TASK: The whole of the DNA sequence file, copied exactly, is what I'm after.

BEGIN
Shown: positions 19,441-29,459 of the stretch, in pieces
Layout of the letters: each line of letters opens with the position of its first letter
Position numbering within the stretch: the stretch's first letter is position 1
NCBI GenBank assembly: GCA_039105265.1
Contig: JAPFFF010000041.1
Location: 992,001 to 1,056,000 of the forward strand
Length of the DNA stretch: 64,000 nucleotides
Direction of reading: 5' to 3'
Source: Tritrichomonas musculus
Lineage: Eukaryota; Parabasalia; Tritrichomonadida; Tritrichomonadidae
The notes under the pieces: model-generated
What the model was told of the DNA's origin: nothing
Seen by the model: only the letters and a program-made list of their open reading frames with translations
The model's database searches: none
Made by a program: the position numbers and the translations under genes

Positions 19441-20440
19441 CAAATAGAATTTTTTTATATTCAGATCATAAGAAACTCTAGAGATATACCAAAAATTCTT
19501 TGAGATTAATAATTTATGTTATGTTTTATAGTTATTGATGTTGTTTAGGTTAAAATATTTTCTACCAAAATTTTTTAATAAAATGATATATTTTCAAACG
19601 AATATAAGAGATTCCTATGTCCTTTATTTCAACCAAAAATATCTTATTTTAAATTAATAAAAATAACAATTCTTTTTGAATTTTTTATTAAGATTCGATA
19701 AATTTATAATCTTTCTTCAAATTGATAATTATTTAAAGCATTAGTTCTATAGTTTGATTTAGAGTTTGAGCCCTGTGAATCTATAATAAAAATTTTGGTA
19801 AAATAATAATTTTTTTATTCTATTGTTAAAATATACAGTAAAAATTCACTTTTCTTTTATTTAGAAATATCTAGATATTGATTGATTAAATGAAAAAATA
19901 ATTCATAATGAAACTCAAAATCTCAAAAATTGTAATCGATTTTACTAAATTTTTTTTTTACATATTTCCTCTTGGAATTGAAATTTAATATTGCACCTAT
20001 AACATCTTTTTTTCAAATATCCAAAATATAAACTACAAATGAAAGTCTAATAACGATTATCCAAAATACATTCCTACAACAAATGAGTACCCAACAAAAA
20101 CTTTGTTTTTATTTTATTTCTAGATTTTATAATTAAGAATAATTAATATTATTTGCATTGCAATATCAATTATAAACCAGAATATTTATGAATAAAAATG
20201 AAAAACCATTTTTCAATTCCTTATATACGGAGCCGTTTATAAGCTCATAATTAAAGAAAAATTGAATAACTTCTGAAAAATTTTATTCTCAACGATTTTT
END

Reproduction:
Shown: positions 19,441-29,459 of the stretch, in pieces
Layout of the letters: each line of letters opens with the position of its first letter
Position numbering within the stretch: the stretch's first letter is position 1
NCBI GenBank assembly: GCA_039105265.1
Contig: JAPFFF010000041.1
Location: 992,001 to 1,056,000 of the forward strand
Length of the DNA stretch: 64,000 nucleotides
Direction of reading: 5' to 3'
Source: Tritrichomonas musculus
Lineage: Eukaryota; Parabasalia; Tritrichomonadida; Tritrichomonadidae
The notes under the pieces: model-generated
What the model was told of the DNA's origin: nothing
Seen by the model: only the letters and a program-made list of their open reading frames with translations
The model's database searches: none
Made by a program: the position numbers and the translations under genes

Positions 19441-20440
19441 CAAATAGAATTTTTTTATATTCAGATCATAAGAAACTCTAGAGATATACCAAAAATTCTT
19501 TGAGATTAATAATTTATGTTATGTTTTATAGTTATTGATGTTGTTTAGGTTAAAATATTTTCTACCAAAATTTTTTAATAAAATGATATATTTTCAAACG
19601 AATATAAGAGATTCCTATGTCCTTTATTTCAACCAAAAATATCTTATTTTAAATTAATAAAAATAACAATTCTTTTTGAATTTTTTATTAAGATTCGATA
19701 AATTTATAATCTTTCTTCAAATTGATAATTATTTAAAGCATTAGTTCTATAGTTTGATTTAGAGTTTGAGCCCTGTGAATCTATAATAAAAATTTTGGTA
19801 AAATAATAATTTTTTTATTCTATTGTTAAAATATACAGTAAAAATTCACTTTTCTTTTATTTAGAAATATCTAGATATTGATTGATTAAATGAAAAAATA
19901 ATTCATAATGAAACTCAAAATCTCAAAAATTGTAATCGATTTTACTAAATTTTTTTTTTACATATTTCCTCTTGGAATTGAAATTTAATATTGCACCTAT
20001 AACATCTTTTTTTCAAATATCCAAAATATAAACTACAAATGAAAGTCTAATAACGATTATCCAAAATACATTCCTACAACAAATGAGTACCCAACAAAAA
20101 CTTTGTTTTTATTTTATTTCTAGATTTTATAATTAAGAATAATTAATATTATTTGCATTGCAATATCAATTATAAACCAGAATATTTATGAATAAAAATG
20201 AAAAACCATTTTTCAATTCCTTATATACGGAGCCGTTTATAAGCTCATAATTAAAGAAAAATTGAATAACTTCTGAAAAATTTTATTCTCAACGATTTTT